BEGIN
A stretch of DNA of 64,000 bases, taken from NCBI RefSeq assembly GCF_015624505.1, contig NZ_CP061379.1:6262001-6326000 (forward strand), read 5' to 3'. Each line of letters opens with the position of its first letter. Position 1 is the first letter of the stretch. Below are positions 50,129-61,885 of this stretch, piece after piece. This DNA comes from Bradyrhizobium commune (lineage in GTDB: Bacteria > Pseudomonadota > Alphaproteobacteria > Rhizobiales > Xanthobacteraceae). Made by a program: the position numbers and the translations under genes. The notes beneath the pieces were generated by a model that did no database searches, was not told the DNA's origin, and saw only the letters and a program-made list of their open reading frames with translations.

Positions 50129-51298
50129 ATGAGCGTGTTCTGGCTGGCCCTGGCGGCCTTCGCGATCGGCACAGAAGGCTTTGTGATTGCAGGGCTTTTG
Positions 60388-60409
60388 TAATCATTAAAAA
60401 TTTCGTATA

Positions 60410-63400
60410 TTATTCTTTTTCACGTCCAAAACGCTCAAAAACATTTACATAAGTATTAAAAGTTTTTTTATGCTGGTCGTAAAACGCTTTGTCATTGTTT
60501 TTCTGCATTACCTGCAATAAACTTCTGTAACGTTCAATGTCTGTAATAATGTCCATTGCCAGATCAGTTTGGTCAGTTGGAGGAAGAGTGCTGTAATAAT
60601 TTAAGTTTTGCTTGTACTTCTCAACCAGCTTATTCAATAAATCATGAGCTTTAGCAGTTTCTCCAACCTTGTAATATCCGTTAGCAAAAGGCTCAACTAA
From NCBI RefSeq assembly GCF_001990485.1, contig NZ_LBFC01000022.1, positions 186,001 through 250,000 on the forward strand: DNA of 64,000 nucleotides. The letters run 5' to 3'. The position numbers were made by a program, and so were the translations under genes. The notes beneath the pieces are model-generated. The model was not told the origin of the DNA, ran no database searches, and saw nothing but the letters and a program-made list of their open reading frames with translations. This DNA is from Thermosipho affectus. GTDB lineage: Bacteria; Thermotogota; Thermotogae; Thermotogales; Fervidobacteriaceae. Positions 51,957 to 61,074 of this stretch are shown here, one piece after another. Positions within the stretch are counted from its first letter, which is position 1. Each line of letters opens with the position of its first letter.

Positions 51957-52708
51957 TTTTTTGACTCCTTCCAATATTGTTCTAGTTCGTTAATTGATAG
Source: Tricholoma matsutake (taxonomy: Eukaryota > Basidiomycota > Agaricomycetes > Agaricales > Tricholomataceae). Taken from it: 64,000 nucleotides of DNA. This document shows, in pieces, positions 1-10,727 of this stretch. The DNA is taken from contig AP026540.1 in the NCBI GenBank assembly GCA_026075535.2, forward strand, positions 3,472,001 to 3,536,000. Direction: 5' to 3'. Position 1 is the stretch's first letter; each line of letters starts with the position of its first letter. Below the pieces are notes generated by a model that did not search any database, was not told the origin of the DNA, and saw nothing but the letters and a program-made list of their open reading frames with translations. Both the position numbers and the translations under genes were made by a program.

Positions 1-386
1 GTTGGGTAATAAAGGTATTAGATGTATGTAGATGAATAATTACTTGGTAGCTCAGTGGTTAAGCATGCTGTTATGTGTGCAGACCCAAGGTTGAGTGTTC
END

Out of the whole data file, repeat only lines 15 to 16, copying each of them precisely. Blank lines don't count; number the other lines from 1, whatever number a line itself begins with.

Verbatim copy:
Positions 1-386
1 GTTGGGTAATAAAGGTATTAGATGTATGTAGATGAATAATTACTTGGTAGCTCAGTGGTTAAGCATGCTGTTATGTGTGCAGACCCAAGGTTGAGTGTTC